Closeness of natural numbers to powers

Jun 2009
83
1
Hi,
informal introduction to the problem is: does in the set of all powers exist arbitrarily long "spaces" not covered by any power?

Strict formulation of the problem is:
let \(\displaystyle p(n):=\min\{|n-a^k|; a,k \in \mathbb{N}, k>1\}\). Then the question is:
Is \(\displaystyle \sup_{n \in N}\{t(n)\}\) finite?
In other words - having set \(\displaystyle M:=\{a^k; a,k \in \mathbb{N}, k>1\}\). Does then for every natural b exist c such that \(\displaystyle M \cap \{c,c+1,c+2,..,c+b-1\}=\emptyset\)?

Possible variations of the problem are:
- we allow "a" to be only prime numbers
- we allow e.g k>2 (this is shape of numbers in Fermat's last theorem)
- instead of a^k we will examine another function...
- ...

Than you for any ideas for proving or disproving this problem (and even the variations).
 

mathbalarka

Math Team
Mar 2012
3,871
86
India, West Bengal
I cannot understand these coded language, but interested in what you want to say, so can you(or anyone) please explain it to me simply? :?
 

CRGreathouse

Forum Staff
Nov 2006
16,046
936
UTC -5
honzik said:
does in the set of all powers exist arbitrarily long "spaces" not covered by any power?
Yes. Up to N there are about N^(1/2) + N^(1/3) + N^(1/5) - N^(1/6) + N^(1/7) - N^(1/10) + ... = sqrt(N) + O(N^(1/3)) powers with exponent 2 or greater. Thus there are gaps of length N/(sqrt(N) + O(N^(1/3))) = sqrt(N) + O(N^(1/3)) with no such powers. \(\displaystyle \lim_N\sqrt N\to+\infty.\)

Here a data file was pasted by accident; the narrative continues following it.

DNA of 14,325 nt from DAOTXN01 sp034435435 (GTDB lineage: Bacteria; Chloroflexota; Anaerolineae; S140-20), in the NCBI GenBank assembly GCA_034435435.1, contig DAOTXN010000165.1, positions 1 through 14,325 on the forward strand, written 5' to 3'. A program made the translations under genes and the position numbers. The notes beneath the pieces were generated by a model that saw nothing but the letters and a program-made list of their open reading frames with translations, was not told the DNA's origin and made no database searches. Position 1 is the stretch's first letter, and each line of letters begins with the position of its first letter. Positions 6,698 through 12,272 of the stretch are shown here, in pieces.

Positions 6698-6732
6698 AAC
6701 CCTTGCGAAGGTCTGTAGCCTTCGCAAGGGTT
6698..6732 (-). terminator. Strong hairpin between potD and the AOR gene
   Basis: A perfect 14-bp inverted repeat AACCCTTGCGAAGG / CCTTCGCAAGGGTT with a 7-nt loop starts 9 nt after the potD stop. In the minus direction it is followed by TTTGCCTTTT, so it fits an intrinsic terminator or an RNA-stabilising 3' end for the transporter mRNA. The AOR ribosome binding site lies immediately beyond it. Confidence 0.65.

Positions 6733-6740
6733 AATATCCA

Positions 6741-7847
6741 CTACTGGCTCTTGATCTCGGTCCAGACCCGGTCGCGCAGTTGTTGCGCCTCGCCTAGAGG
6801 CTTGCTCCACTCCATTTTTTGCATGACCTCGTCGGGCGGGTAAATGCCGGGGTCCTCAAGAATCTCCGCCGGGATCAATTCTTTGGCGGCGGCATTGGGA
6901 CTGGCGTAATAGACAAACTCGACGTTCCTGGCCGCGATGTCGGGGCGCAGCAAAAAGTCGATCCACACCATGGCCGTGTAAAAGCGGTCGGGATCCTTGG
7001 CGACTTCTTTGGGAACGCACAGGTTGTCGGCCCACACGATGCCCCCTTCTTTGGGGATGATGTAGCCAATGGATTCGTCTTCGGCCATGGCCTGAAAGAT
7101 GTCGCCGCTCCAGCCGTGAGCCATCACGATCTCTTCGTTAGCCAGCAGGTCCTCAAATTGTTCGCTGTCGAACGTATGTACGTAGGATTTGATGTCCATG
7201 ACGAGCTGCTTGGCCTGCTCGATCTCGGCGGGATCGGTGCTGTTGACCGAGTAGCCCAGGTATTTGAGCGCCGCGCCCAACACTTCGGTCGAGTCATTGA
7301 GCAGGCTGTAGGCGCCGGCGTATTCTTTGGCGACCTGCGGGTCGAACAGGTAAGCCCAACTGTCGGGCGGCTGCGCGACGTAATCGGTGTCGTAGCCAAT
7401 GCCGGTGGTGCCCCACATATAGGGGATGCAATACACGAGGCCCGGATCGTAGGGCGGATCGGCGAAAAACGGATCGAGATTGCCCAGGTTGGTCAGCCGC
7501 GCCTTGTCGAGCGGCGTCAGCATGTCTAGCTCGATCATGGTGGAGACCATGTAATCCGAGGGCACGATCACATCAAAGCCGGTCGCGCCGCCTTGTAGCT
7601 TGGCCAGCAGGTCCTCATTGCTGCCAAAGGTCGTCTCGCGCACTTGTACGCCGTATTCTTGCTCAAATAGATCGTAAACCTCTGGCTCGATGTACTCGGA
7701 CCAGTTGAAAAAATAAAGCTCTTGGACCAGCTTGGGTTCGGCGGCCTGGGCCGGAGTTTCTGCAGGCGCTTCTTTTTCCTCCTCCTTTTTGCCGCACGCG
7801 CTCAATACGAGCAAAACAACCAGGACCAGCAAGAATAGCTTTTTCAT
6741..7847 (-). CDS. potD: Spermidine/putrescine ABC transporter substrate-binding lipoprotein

Short version: Essentially all powers are squares. There are sqrt(N) squares up to N, so there must be gaps of length about N/sqrt(N) which is unbounded.
 
Jun 2009
83
1
Thank you. But how can it be deduced that the mentioned sum of N^(1/i) is sqrt(N) + O(N^(1/3))?
 
Nov 2011
595
16
Humm...that's not a so easy question. I believe like CRGhouse. However what he proposed is definitely not of proof, just an instinctive reason to believe that p(n) might tends to infinity...From this type of reasoning for instance, might would conclude that because the interval between prime behaves as n/ln(n) -> inifnity so there can not be an infinite number of twin primes...which of course is not a derivation..
 

CRGreathouse

Forum Staff
Nov 2006
16,046
936
UTC -5
Dougy said:
Humm...that's not a so easy question. I believe like CRGhouse. However what he proposed is definitely not of proof, just an instinctive reason to believe that p(n) might tends to infinity...From this type of reasoning for instance, might would conclude that because the interval between prime behaves as n/ln(n) -> inifnity so there can not be an infinite number of twin primes...which of course is not a derivation..
No, what I gave was a proof. What you mention is a proof that there are intervals of length at least (x/log x)(1 + o(1)) between primes, not that all intervals have this length! It's an easy application of the pigeonhole principle.
 
Nov 2011
595
16
No, what I gave was a proof
Ok I see the point now. Thanks for the explanation! So basically since the number of powers smaller than N is infinitely smaller than N as N -> infinity, the minimum interval between any n and a power of an integer tends also to infinite. Not as complicated as I thought after all!
 

CRGreathouse

Forum Staff
Nov 2006
16,046
936
UTC -5
Er, yes. As long as you interpret "infinitely smaller" properly (ratio, not difference, goes to infinity).
 
Nov 2011
595
16
Yes, I mean the ratio of the numbers of "powers integers a^k" to N goes to zero...